WHY THE SERVICE LEARNING PROJECT (SLP)?
Only 57.9% of eligible voters cast their vote in the 2016 national election.
90,000,000 eligible voters did not participate.
This is a national crisis.
At SLP, we believe the solution begins with schools and children.
We support education that provides opportunities for young people of all ages to think critically about the world, engage in service learning, and help make public policy.
The result is a culture in which youth believe civic participation is not only a right but a critical responsibility.
Through our school and after-school programs, children and teens learn how to make change, both locally and nationally. Students living and attending school in more affluent neighborhoods are encouraged to challenge the status quo and advocate for a more equitable society. Students in historically under-served neighborhoods, who too often feel invisible and unrepresented, make their voices heard and demand that our leaders grapple with the complex challenges faced by their peers and neighbors.
Since 2011, using our proven effective model of service learning, we have helped hundreds of elementary, middle, and high school students become leaders in their schools and agents of change in their communities. Participants identify a school or community concern, become experts through intensive research, develop an alternative solution, and implement their plan to raise public awareness and advocate for change.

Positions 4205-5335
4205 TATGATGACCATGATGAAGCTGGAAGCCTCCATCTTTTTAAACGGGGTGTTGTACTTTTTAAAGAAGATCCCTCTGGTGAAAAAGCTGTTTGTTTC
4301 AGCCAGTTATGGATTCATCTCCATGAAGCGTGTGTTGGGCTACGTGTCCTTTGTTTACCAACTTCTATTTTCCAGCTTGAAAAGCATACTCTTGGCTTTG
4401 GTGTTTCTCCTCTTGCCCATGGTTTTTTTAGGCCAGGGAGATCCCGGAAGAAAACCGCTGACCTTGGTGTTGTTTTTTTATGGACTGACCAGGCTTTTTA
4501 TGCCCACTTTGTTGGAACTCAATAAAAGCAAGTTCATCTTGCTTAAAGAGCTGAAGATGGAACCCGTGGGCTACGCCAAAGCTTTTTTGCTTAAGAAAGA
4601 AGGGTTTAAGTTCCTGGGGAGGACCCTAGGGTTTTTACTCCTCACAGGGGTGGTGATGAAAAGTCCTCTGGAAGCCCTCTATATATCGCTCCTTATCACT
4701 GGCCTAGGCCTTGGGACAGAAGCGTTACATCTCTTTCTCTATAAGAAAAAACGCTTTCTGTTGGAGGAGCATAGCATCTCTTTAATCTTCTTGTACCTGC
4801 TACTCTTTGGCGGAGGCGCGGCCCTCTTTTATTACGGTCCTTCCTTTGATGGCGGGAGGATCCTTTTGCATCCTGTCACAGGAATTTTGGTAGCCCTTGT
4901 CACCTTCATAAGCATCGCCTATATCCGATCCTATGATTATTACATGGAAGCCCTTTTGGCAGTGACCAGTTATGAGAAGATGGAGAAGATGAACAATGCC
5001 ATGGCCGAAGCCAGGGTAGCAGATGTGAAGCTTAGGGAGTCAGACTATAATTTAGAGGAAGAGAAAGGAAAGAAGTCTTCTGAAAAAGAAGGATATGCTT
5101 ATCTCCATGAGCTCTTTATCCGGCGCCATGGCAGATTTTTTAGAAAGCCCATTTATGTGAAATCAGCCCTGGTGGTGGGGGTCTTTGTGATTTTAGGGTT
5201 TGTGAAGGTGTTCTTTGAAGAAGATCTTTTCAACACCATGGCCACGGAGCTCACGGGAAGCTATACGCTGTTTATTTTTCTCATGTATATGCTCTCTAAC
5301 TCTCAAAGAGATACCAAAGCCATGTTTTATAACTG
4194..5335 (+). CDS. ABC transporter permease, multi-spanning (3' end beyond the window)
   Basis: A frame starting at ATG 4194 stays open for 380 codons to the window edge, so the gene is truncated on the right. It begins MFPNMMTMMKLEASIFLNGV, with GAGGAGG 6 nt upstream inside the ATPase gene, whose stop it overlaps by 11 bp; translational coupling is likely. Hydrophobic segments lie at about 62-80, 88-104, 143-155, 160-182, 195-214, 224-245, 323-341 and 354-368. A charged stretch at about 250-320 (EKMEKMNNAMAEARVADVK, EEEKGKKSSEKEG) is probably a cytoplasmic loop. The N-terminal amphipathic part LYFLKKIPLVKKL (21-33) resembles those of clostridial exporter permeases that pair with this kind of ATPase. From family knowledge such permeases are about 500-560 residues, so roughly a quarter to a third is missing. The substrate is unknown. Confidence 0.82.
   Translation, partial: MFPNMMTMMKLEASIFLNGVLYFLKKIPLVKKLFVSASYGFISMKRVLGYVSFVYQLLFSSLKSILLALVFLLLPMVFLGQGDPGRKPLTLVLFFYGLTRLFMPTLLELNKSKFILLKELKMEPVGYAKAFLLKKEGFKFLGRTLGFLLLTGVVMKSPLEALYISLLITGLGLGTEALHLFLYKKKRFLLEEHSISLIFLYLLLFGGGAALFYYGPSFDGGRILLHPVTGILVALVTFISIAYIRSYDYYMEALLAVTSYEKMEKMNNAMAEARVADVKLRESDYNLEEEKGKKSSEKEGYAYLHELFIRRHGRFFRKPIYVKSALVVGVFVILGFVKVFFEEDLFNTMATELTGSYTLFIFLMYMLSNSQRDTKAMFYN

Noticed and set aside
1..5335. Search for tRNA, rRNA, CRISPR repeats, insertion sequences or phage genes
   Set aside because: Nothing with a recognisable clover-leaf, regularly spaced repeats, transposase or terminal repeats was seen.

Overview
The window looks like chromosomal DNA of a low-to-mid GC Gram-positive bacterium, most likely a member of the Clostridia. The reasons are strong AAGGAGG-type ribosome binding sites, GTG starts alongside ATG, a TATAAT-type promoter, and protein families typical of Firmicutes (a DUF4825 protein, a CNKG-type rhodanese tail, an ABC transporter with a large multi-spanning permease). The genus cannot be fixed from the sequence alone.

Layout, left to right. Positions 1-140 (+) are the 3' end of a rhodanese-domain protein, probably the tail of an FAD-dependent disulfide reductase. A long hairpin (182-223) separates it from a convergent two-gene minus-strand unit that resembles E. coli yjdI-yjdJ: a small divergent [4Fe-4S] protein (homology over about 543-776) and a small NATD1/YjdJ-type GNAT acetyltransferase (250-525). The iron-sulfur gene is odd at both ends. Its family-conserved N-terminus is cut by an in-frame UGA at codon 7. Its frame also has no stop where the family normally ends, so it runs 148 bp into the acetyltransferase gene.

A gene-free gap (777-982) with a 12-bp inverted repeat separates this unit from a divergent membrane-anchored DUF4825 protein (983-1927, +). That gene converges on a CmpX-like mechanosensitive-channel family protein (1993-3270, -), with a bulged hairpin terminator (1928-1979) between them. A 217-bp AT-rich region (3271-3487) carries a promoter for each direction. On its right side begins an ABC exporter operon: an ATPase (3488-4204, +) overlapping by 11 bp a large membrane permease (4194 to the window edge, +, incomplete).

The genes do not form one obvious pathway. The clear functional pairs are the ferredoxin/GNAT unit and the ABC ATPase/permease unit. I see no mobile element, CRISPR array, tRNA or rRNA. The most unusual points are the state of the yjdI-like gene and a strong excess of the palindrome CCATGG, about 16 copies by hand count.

Every project is completely student-driven. Every solution has a real and meaningful impact.
Inspired by the results of our programs, the New York City Department of Education (DOE) and the New York City Department of Youth and Community Development (DYCD) have used SLP as a consultant to train teachers and staff on how to implement our model of civic engagement.
service learning (n.):
- a teaching and learning strategy that integrates community service with instruction, and
- youth-driven advocacy projects that transform schools and communities by giving young people an opportunity to make their voices heard, and
- a critical component of an education model that takes seriously its responsibility to prepare students for their role in a democracy.